When it comes to travelling, I have often found myself in rather distressing situations, where a combination of excessive optimism and poor arithmetic finds me penniless in a foreign country. No credit card, no backup plan, no savemebaba.
In Beirut’s case, I found myself with just US$150 to live on for three days. Seasoned travelers to the city and locals will laugh hysterically at this, and I can hardly blame them considering Beirut was reported to be the most expensive city in the whole wide Middle East, even beating Dubai.
So clearly I was screwed. Yet, funnily, I was not.
You can call it seriously good luck, or favorable circumstances; but I ended up having a wonderful time in Beirut, seeing a lot of the city on a non-existent budget.
First of all, have friends in Beirut. If you’re not planning on couchsurfing Beirut, having a place to crash at will save serious cash. Plus your friend will act as a local guide, showing you the real side to the stereotype of flashy, ostentatious Beirut.
I had a wonderful time walking around Hamra with my Lebanese friend, taking photos (predictably) of the graffiti around the American University in Beirut, stopping for cherry ice cream at a nearby stall and browsing through a dusty thrift shop selling vintage Beirut t-shirts for 20,000LL. We lunched at T-Marbouta, where she bemusedly watched my cooing about their delicious, creamy hummus (I have an embarrassing and incurable obsession with hummus) and their batata bel kosbara. The meal was cheap for Beirut standards, working out to 15,000LL each.
Near AUB, we ventured into Ants, a tiny shop filled floor to ceiling with exotic jewellery and fabrics brought back from Thailand and India. Incense filled the space as I had to be forcefully removed from the shop after trying on copper rings; intricate bangles and batik print skirts that I clearly couldn’t afford. Despite my friend’s best efforts, I did walk away with a scarf. That I paid for.
We then trotted down to Dar El Mousawer, a beautiful villa between Hamra and Clemenceau that is part-café, part-bookstore, and part-photography studio. After picking up copies of Salamander, a quirky Lebanese comic strip, and browsing through the dozens of Lebanese bands’ CDs, we checked out the photography exhibition on the second floor and stumbled into a room full of antique and limited edition cameras (cue hyperventilation).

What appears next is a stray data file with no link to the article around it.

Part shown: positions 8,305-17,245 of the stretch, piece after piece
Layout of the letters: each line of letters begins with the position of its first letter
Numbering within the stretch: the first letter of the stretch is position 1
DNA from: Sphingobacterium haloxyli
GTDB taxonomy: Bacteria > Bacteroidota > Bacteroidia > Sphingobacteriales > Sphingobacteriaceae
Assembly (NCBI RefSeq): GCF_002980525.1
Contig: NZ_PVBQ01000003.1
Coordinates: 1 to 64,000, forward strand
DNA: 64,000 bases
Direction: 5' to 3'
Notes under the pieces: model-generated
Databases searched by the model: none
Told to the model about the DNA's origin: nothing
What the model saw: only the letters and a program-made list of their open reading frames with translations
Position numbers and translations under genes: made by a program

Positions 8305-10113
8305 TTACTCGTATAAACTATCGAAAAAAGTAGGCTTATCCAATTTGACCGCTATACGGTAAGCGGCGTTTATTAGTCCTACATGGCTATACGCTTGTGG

Later that night, another friend took me bar-hopping along the supposedly bohemian but very trendy Gemmayze, where we passed the long queues outside of Ahwet Laila and tried to avoid the reckless Vespa drivers – the people of Beirut have fully embraced the Vespa, and some try to make it look badass when in fact it’s very pretty – to stop in Margherita on Gourand Street, the first and only non-smoking restaurant I found in Beirut, followed by Torino Express down the street, a tiny, dark bar where the bartender has piercings and looks like Jesus, the music is loud and the clientele is achingly hip.
The following night, I was taken to BO18, an underground nightclub in Quarantine for a quintessential Beirut nightlife experience. This nightclub’s design is described as ‘war architecture’, and it’s famous for its open ceiling and its cheesy eighties music night. Once inside, I found the Lebanese dressed to the nines and dancing on tables, just as the stereotype goes. Being a fan of tables, I was thoroughly impressed.
Second of all, it’s good to be an Egyptian here. I’m not used to being treated like a celebrity purely for my Egyptian nationality and accent; but that’s exactly what happened here. People cooed at my accent, pleaded me ‘ehky bil masry, shu mahdoumi’, and me, being a fan of the Lebanese accent, complied.